Nation Current Affairs 09 Feb 2017 Kerala government ma ...

Kerala government may club low intake anganwadis

DECCAN CHRONICLE. | R AYYAPAN
Published Feb 9, 2017, 6:29 am IST
Updated Feb 9, 2017, 8:06 am IST
It will achieve two objectives: bring down administrative costs, scale up services.
It seems as if the state has had enough of running ‘anganwadis’ the way the Centre wants.
 It seems as if the state has had enough of running ‘anganwadis’ the way the Centre wants.

THIRUVANANTHAPURAM: It seems as if the state has had enough of running ‘anganwadis’ the way the Centre wants. A plan has been put in place to radically alter the functioning of ‘anganwadis’ to suit the requirements of the state’s children and parents. While the restructure could transform pre-school education in the state, the move is fraught with both legal and political risks.

The Social Justice Department has already given instructions to identify ‘anganwadis’ that have less than five children, those functioning in poor conditions, and those with very low number of beneficiaries. The plan is to club four or five “low intake” anganwadis into a single entity. “Such anganwadis will mostly be found in urban areas where private pre-schools and crèches are very popular,” a top Finance Department official said.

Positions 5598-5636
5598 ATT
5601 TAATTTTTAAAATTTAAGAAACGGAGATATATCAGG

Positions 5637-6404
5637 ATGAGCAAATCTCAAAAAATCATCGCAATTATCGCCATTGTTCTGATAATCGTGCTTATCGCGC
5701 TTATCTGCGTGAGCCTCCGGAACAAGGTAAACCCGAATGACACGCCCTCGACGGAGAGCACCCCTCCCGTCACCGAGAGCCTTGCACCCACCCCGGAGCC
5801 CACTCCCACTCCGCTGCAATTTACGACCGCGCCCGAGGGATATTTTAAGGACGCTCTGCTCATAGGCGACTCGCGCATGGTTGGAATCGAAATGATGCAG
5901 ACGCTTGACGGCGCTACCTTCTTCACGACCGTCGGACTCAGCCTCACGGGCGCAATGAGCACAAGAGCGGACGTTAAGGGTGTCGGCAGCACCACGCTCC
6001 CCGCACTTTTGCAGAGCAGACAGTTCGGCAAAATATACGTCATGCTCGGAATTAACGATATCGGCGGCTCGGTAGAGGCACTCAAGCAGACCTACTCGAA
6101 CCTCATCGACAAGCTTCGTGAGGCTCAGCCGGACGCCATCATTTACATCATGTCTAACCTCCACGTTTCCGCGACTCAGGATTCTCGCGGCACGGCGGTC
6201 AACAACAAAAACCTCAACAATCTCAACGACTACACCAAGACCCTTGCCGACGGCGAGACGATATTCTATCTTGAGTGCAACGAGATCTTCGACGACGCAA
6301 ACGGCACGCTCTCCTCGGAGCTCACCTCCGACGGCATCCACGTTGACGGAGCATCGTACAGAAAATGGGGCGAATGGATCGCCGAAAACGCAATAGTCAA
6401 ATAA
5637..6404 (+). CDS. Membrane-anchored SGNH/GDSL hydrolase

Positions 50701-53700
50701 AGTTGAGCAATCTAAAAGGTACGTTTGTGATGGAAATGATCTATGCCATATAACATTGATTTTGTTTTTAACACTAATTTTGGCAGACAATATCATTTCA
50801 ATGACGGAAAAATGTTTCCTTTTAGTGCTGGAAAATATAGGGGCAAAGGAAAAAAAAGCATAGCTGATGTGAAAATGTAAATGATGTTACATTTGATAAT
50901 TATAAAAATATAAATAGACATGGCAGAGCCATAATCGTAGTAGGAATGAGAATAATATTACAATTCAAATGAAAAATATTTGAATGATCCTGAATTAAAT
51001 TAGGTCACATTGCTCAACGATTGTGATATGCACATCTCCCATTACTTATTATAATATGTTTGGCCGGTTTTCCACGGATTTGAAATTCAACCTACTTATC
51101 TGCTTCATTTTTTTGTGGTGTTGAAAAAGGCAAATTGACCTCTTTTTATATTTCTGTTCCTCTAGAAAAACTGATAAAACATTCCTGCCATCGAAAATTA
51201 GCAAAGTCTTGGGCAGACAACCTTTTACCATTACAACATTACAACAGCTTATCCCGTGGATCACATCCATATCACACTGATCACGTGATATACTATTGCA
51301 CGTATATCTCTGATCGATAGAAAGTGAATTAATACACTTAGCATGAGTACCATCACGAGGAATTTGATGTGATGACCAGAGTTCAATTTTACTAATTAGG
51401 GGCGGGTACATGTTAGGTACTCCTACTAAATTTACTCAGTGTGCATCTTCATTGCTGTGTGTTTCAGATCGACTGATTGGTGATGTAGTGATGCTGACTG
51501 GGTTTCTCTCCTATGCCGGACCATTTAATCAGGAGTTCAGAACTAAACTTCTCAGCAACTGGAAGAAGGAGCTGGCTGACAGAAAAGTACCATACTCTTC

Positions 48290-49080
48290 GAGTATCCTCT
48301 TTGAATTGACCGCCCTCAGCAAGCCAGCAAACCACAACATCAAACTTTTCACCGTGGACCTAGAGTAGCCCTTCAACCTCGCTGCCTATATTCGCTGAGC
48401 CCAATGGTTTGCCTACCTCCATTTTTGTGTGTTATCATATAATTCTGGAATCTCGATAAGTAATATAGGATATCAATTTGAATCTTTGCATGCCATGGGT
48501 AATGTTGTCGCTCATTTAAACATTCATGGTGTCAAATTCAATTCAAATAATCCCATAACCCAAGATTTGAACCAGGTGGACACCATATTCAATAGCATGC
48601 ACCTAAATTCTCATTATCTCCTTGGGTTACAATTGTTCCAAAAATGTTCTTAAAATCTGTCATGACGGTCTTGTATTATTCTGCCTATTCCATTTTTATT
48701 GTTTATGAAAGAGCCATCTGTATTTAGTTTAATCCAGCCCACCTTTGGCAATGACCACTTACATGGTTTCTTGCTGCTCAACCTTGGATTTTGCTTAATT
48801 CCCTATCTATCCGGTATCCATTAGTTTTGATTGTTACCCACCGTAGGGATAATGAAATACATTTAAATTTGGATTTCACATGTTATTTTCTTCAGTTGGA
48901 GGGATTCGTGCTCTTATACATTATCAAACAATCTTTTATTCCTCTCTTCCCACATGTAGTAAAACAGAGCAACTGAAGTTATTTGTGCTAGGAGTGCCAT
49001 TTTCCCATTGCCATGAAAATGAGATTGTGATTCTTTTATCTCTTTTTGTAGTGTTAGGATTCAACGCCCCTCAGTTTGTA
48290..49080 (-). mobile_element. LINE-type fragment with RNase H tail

The state has 33,115 ‘anganwadis’, a generosity that suffocates. The state has no choice but to carry the burden as there is a Supreme Court order that mandates one ‘anganwadi’ for a population of 800. In a state like Kerala where pre-school education thrives, this has caused miserable enrolment in ‘anganwadis’. The “clubbing", by bringing down the numbers, could be considered a violation of SC diktat.  

Nonetheless, it will achieve two objectives: bring down administrative costs and scale up services. The merger, for instance, will allow the state to introduce bus services to transport children of poor families from their home to the ‘anganwadi’ and back. Besides "clubbing", there is also a move to change the timing of ‘anganwadis’. Now, they function from 9.30 a.m. to 3.30 p.m.

 

“The timing does not allow working mothers who have to reach offices by 9.30 a.m. to drop their children in ‘anganwadis’. “They can be made more attractive if they open at 8 a.m. and functions till 6 p.m.,” a top official said. There are certain services – like real-time growth monitoring – that cannot be matched by private pre-schools.There are 68,000-odd anganwadi workers and helpers in the state. The plan is to redeploy the staff, and also to introduce shifts for workers.

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